Some fields in the area sustained damage from high winds a couple weeks ago. Wind damage was evident in fields compromised with stalk rot as damage ranged anywhere from dropped ears, plants with no tassels, to having plants broken off towards the base of the stalk.
Regardless of the damage that occurred, there may still be ears left in the field after harvest. Leftover corn can be an opportunity for cattle producers if grazed carefully.
Prior to grazing, count the number of ears dropped at three different spots in the field. On 30-inch row spacing, count the number of dropped ears within 100 feet at each location. Divide the total number of ears by two. This should give the grower an estimate of how many bushels per acre are left in the field.
If there is more than 8-10 bushels per acre of corn on the ground, producers need to think about their grazing strategies to avoid acidosis, foundering, and reproductive issues. Cattle are selective grazers, especially if they have grazed corn stalks before. They tend to focus on any remaining kernels or ears in the field first, and then graze the husks and leaves. Cattle tend to avoid grazing stalks and roots if possible, but will eat them if necessary. Weaned calves or yearlings are still learning to seek out dropped ears, so they would be a great option to graze fields with downed corn so long as they are monitored closely. Cull cows or non-pregnant cows would be another great option as they would benefit from potential weight gain.
If producers are using cattle that have grazed corn before, it’s best to adjust them slowly as they will seek out dropped ears first. It is advisable to work these cattle up to 7-10 pounds per head of grain over a period of 7-10 days before turning them out on corn stalks. Some producers may use the cross-fencing method — strip grazing — to limit corn intake each day. Another good practice is to have Monensin supplement in the field to reduce foundering and bloating from overeating.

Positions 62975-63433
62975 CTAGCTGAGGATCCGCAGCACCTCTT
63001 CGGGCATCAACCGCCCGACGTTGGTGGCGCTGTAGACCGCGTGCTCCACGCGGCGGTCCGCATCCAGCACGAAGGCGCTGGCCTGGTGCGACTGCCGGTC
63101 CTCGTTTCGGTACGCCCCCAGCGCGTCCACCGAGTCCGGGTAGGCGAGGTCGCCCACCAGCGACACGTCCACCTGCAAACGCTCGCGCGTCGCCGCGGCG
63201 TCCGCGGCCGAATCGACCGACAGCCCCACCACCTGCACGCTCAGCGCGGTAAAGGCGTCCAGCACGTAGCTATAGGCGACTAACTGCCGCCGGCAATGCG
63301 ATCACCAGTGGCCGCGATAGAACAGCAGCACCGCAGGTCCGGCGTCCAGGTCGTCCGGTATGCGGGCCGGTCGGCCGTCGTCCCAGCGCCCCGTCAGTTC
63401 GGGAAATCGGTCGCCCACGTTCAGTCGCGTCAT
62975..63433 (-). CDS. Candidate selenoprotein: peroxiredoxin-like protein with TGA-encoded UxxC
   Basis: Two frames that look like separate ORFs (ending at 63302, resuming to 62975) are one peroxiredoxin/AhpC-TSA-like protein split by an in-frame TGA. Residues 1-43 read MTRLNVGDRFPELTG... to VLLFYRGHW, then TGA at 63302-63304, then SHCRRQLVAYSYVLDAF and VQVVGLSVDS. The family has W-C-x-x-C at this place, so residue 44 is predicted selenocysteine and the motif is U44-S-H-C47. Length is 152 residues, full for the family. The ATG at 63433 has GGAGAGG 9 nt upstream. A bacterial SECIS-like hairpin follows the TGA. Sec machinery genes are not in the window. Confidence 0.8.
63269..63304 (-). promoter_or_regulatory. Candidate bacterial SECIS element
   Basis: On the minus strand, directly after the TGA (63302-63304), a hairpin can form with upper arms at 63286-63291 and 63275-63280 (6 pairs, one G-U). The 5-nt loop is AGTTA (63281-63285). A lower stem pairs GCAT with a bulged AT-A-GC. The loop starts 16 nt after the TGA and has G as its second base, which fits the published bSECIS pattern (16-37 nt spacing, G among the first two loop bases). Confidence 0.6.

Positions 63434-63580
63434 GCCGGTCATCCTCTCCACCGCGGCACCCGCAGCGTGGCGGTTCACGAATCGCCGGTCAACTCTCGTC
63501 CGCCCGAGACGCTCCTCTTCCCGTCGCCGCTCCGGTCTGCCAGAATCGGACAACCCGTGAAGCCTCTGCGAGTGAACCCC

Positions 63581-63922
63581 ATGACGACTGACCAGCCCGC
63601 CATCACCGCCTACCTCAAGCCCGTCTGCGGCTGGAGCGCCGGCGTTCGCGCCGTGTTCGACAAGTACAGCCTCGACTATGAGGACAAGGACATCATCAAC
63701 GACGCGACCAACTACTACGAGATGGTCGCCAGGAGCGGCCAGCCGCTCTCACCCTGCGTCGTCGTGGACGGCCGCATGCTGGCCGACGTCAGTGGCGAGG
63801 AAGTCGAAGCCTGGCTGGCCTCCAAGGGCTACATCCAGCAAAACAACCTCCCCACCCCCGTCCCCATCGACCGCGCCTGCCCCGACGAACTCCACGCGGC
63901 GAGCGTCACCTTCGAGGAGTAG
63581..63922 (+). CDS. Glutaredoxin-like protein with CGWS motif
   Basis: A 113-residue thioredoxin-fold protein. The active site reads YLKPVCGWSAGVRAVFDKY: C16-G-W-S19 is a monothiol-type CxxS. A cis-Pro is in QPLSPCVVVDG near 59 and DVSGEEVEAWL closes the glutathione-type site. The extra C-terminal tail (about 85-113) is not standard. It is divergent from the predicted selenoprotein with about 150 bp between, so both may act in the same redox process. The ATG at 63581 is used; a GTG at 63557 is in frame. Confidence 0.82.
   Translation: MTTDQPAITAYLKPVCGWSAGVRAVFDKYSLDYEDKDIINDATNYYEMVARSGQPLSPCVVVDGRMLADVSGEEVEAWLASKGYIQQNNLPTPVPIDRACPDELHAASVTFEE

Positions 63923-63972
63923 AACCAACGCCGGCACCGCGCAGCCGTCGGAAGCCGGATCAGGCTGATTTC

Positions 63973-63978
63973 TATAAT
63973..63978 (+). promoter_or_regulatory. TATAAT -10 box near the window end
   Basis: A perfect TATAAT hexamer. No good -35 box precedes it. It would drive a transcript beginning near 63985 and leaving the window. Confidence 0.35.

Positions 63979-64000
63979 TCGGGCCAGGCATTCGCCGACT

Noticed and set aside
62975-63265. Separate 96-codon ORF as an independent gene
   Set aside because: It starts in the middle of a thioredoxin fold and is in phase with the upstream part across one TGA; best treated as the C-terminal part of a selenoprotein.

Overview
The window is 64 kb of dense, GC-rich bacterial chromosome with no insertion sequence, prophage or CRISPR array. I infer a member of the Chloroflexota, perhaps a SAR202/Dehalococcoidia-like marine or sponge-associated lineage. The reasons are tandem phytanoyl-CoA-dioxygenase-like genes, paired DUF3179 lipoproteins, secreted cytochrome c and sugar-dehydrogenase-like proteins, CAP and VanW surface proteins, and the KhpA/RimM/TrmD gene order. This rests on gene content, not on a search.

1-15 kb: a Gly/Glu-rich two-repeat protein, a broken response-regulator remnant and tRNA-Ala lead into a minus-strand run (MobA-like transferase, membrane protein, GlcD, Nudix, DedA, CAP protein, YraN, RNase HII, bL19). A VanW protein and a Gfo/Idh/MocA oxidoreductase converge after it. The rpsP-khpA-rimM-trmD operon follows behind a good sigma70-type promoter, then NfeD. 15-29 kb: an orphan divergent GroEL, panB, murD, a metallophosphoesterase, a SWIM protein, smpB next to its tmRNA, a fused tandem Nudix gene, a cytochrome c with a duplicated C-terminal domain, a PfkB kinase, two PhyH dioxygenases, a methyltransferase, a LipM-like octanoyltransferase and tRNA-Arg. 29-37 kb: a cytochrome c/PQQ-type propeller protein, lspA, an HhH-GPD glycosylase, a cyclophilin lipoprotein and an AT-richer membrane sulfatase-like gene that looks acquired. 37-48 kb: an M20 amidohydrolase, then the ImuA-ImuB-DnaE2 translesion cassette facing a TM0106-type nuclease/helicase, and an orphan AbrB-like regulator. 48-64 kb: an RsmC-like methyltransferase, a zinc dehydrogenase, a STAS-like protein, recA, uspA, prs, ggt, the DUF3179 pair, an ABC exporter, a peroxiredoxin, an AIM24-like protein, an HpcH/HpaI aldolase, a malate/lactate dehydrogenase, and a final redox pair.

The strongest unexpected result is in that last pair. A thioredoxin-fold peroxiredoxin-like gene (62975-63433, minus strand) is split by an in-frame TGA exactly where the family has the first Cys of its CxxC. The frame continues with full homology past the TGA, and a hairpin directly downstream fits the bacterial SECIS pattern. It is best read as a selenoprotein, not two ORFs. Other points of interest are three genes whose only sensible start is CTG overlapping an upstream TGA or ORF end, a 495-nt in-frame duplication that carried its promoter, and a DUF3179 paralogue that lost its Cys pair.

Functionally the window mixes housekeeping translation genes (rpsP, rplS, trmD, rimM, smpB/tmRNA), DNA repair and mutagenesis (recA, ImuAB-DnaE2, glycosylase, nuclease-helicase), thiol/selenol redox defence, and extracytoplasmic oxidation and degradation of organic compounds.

Nebraska Extension has more information on allocating corn residue and identifying potential problems from feeding too much downed corn at beef.unl.edu/down-corn-problem-or-opportunity-cattle-producers.
Fall weed control
While some farmers are done with harvest this year, others are still going strong.
One thing producers may need to consider is whether they need to make a fall burndown herbicide application to manage winter annual weeds. Winter annual weeds that emerge this time of year include marestail, henbit, field pennycress and downy brome.
With late harvest, cold temperatures and early snowfall this year, what will that do to managing these weeds? Herbicides tend to be the most effective when good coverage and uptake is achieved.
However, if plants are not actively growing — or their growth has been stalled due to temperature changes — herbicide uptake and weed control may be reduced. Herbicides may still be effective when applied between 40 degrees to 60 degrees, but it may take a little longer for the weeds to die.
Some winter annual weeds can tolerate cold temperatures up to 20 degrees, but some may experience tissue damage, which would reduce herbicide uptake. Products that contain glyphosate can be effective if resistance is not an issue. Tank mixing 2-4,D with products that have glyphosate or paraquat may help manage some of these winter annual weeds.
Weeds like marestail are interesting as they can either be a winter annual or a summer annual in Nebraska.
Residual herbicides are probably not necessary during fall applications, unless there is a high infestation of marestail in the field.
Not every field may need a fall burndown application, especially if Mother Nature is not cooperating and harvest is not complete.
Scout fields to determine if fields need a fall burndown application or if they can wait until spring.